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Folic Acid and Birth Defects

It's Your Health

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The Issue

If you are a woman who may become pregnant, taking folic acid on a daily basis before pregnancy can help prevent serious birth defects in your unborn baby.

Background

All women who could become pregnant are at risk of having babies with neural tube defects. These are serious birth defects that consist of abnormalities in the baby's brain, skull or spine.

Women can work with their health professionals to reduce this risk significantly by seeking their advice on how to take folic acid.

Neural Tube Defects (NTDs)

The neural tube is the part of the developing baby that eventually becomes the brain and spinal cord. Neural tube defects (NTDs) occur when the neural tube fails to close completely during the early weeks of pregnancy. At this early stage, many women do not even know that they are pregnant. About 260 babies are born each year in Canada with an NTD.

Spina bifida is the most common NTD. The effects of spina bifida are quite varied. These effects can range from severe physical disabilities and developmental delay, to problems that can be corrected by surgery. The most common effects are limited use of the lower limbs, and bowel and bladder limitations.

Another NTD is anencephaly, a condition in which the brain either fails to develop completely, or does not develop at all. Pregnancies affected by this condition often end in miscarriage. Babies born with anencephaly die very soon after birth.

Folic Acid Reduces the Risk of NTDs

Folic acid, or folate, one of the B vitamins is essential to the normal development of a baby's spine, brain, and skull, especially during the first weeks of pregnancy.

Research has shown that women who take a daily vitamin supplement containing folic acid before conception and in the early weeks of pregnancy can reduce the risk of having a baby with an NTD.

Women at Higher Risk

If you have a personal or family history of NTDs, you should consult your doctor. You may be advised to take a higher daily dosage of folic acid. If you have diabetes, epilepsy, or if you are obese, you may be at higher risk of having a baby with an NTD. You should discuss these risk factors with your doctor before planning your pregnancy.

Health Canada's Actions to Help Prevent NTDs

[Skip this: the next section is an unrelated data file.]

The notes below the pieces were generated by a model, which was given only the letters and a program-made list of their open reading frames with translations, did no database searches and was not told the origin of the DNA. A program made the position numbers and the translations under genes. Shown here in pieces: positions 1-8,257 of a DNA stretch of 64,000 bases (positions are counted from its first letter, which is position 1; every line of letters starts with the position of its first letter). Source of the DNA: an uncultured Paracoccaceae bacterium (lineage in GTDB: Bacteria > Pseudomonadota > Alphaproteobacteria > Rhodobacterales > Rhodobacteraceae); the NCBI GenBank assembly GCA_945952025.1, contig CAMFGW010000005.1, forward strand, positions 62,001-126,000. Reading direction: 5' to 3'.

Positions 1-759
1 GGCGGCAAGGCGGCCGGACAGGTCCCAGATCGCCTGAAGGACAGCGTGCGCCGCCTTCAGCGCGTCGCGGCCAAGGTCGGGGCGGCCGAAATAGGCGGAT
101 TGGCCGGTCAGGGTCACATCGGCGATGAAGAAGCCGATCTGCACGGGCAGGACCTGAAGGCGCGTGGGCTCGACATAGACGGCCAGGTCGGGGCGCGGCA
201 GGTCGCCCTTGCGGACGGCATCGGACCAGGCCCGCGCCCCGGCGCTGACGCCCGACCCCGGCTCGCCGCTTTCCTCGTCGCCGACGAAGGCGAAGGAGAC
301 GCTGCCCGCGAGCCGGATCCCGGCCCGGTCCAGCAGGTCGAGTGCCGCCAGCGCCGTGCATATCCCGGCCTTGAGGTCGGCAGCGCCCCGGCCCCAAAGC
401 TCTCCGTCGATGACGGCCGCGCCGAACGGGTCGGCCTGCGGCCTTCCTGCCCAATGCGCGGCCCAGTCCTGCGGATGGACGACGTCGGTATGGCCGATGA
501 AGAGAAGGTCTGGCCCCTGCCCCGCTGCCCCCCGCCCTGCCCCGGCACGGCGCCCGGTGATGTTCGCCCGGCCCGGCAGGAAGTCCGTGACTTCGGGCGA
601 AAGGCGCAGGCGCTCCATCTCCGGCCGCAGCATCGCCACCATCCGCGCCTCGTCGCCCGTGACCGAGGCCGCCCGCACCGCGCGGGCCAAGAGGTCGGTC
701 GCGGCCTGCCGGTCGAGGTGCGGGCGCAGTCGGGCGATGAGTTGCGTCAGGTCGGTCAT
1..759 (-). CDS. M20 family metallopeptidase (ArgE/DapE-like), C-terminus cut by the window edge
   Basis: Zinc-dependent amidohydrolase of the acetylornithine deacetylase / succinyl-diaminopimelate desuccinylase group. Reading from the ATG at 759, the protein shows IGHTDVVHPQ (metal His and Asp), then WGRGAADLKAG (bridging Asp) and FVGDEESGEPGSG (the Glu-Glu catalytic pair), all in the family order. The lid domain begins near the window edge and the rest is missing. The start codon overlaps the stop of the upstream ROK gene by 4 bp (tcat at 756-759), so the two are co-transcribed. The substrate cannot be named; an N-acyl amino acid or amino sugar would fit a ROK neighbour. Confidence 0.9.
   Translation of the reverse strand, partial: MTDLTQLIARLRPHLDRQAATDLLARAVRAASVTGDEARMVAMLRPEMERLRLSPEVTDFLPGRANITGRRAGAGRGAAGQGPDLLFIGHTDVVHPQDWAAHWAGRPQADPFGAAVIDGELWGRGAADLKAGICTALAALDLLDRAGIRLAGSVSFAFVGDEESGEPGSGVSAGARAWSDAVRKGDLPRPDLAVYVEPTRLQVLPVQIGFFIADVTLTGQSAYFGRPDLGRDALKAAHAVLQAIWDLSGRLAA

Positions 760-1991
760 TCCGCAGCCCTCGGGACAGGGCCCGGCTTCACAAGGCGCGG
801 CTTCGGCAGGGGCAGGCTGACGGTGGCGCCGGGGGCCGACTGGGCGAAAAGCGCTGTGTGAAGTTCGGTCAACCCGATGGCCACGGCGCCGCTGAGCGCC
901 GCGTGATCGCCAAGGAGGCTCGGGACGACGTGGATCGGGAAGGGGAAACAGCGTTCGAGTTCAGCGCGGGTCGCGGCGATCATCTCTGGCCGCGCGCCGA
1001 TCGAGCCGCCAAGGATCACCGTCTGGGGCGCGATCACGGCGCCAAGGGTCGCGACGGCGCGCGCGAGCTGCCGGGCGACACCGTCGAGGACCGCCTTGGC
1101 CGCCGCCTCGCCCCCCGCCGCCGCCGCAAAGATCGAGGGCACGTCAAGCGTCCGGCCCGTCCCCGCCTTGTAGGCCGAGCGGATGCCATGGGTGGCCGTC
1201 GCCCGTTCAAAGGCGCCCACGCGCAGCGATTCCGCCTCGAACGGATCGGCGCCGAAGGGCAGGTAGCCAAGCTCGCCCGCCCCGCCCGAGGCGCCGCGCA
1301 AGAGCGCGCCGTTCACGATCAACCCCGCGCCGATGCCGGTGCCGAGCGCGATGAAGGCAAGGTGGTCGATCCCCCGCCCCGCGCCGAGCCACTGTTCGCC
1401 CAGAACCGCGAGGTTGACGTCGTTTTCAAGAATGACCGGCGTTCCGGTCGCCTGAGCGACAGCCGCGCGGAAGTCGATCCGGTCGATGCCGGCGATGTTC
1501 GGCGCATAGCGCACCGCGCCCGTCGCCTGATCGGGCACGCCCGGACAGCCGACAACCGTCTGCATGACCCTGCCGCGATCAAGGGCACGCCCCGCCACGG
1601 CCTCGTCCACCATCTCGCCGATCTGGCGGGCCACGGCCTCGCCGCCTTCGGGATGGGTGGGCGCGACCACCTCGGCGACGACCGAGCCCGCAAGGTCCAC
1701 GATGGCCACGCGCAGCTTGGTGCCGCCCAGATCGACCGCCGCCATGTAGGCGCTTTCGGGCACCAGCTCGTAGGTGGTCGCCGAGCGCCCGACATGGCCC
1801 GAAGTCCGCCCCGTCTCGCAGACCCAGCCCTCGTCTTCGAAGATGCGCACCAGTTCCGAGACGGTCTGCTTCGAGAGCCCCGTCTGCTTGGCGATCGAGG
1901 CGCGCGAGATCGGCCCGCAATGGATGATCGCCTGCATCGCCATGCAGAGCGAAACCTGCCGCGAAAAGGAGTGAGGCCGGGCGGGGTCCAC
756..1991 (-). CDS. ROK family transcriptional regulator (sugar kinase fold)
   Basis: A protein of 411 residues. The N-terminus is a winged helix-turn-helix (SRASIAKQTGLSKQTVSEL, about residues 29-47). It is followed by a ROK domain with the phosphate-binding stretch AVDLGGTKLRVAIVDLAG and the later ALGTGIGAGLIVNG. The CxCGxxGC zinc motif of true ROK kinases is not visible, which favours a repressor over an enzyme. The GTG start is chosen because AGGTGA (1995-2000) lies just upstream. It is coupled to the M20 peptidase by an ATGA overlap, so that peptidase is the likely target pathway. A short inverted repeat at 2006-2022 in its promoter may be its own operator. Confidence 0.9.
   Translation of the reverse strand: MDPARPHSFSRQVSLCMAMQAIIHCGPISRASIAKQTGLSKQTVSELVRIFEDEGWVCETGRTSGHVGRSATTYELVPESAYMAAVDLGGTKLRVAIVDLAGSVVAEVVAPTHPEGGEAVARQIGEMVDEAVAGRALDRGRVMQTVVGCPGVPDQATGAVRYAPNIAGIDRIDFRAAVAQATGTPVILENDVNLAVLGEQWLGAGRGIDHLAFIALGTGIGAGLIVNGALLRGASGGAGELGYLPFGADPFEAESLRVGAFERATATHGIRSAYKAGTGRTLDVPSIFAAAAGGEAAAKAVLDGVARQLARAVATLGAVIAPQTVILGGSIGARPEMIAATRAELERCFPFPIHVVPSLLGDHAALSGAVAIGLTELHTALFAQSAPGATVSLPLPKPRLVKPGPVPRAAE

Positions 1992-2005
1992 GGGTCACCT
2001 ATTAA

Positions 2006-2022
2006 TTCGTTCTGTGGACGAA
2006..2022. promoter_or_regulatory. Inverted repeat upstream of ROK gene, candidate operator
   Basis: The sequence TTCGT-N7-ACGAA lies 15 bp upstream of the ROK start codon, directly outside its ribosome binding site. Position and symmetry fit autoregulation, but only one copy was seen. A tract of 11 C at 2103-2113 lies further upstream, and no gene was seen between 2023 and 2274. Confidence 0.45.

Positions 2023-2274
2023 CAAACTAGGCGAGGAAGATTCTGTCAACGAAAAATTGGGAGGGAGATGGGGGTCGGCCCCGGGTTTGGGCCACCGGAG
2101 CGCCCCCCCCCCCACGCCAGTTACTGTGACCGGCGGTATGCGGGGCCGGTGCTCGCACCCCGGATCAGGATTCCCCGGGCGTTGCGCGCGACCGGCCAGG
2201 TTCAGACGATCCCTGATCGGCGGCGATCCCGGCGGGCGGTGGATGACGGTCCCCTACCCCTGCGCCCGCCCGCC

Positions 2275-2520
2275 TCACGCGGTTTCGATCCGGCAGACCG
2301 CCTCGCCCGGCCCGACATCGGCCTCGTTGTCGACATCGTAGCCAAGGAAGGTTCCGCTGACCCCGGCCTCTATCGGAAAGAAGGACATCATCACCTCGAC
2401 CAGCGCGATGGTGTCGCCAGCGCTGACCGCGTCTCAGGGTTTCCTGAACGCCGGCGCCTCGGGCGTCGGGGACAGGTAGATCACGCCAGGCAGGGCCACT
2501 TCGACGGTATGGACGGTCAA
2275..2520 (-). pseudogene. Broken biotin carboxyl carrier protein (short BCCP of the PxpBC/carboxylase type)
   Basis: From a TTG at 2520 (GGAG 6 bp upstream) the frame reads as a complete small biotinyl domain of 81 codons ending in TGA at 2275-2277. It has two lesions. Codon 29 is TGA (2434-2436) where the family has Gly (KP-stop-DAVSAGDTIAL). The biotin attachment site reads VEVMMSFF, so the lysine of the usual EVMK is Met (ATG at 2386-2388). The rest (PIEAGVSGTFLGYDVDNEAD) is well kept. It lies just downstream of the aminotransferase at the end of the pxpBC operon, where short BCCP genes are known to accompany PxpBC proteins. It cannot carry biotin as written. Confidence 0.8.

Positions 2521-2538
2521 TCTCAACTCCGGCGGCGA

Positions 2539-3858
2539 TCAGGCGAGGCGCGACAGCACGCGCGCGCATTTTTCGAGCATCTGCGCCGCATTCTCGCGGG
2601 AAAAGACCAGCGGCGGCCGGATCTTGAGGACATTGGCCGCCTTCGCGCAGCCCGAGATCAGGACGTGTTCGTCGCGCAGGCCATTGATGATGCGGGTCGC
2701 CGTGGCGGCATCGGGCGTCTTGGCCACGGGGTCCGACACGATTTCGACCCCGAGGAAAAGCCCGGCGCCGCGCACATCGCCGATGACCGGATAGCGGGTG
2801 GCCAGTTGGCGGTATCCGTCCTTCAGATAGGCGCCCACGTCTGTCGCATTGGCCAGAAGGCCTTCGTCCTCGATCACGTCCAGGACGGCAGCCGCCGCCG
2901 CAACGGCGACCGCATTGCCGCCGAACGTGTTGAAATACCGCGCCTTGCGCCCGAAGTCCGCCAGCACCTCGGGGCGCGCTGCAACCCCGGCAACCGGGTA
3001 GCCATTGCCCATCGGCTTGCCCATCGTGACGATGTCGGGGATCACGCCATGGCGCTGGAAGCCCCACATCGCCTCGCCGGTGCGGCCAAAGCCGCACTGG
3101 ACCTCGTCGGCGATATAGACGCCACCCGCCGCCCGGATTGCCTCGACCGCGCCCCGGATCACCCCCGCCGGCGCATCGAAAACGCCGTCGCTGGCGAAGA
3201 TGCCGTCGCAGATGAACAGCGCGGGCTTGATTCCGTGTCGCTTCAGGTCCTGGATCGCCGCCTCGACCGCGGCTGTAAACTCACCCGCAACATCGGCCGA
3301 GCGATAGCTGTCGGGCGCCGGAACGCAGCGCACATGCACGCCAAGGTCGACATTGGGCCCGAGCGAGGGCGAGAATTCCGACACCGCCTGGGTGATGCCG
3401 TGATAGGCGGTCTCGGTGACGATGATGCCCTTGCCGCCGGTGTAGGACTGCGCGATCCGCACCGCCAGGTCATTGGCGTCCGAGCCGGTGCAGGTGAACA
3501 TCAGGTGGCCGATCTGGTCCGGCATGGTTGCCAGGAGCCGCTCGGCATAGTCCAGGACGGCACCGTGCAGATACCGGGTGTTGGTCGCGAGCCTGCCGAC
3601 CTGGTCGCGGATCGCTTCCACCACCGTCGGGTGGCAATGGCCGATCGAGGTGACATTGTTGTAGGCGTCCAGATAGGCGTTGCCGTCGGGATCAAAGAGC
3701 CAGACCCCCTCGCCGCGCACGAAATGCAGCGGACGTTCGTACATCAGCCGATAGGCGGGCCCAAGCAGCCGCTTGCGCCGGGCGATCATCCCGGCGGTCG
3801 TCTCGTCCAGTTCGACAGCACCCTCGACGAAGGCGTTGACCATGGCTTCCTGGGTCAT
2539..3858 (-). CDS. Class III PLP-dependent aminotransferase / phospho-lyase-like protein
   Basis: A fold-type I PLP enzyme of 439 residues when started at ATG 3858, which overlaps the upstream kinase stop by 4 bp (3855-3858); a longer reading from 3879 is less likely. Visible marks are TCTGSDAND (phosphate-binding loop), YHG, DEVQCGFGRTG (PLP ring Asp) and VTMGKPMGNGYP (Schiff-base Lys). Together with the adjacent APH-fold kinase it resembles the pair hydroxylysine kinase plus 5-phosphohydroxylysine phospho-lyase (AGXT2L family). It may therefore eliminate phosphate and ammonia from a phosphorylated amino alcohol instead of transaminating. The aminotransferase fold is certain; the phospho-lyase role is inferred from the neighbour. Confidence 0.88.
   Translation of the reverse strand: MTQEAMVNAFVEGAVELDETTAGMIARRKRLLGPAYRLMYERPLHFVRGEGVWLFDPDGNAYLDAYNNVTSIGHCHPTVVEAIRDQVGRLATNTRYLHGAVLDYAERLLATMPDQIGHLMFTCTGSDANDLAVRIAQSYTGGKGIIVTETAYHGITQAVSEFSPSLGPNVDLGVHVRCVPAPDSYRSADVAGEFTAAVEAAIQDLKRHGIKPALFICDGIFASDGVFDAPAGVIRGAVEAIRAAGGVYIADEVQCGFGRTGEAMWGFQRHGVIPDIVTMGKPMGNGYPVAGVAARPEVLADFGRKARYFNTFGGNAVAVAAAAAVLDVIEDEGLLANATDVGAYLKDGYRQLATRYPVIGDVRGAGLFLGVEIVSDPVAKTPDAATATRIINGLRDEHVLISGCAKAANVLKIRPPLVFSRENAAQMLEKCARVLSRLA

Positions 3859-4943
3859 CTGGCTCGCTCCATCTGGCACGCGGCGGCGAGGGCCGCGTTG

Health Canada launched a national awareness campaign in March 2002, about the importance of folic acid in the prevention of birth defects. With this campaign, Health Canada is working in partnership with stakeholders, other governments and health care professionals to ensure that Canadian women of childbearing years are aware that they can reduce the risk of NTDs, by taking folic acid before pregnancy.

As part of its overall mission to help the people of Canada maintain and improve their health, Health Canada also conducts research on the health benefits of nutrition, and establishes national guidelines, including Canada's Food Guide to Healthy Eating, and Nutrition for a Healthy Pregnancy: National Guidelines for the Childbearing Years.

To Reduce Your Risk of NTDs

If you are a woman who may become pregnant, you should:

  • Ask your health care professional about the benefits of folic acid - if you are at higher risk, your doctor will need to know your health history in order to recommend the right supplement and dosage for you
  • Maintain a healthy nutritional diet - taking a vitamin supplement does not reduce or replace the need for a healthy diet as recommended in Canada's Food Guide to Healthy Eating. Good sources of folic acid include dark green vegetables such as broccoli, spinach, peas, and brussel sprouts. Other good sources include corn, dried peas, beans, lentils, oranges, and orange juice
  • Seek advice from a health professional about how to take folic acid - in large doses, some of the ingredients in multivitamins can do more harm than good

Remember it's never too early to ask your health care professional about folic acid.

Need More Info?

For more information about Health Canada's Folic Acid Campaign visit Next link will take you to another Web site Folic Acid. This site also features useful links to other sources of important information.

For general information about nutrition,
see Nutrition and Healthy Eating.

For copies of folic acid pamphlet:
Canada's Food Guide to Healthy Eating, and Nutrition for a Healthy Pregnancy: National Guidelines for the Childbearing Years, call (613) 954-5995,

or write to:
Health Canada Publications
Ottawa, Ontario
K1A 0K9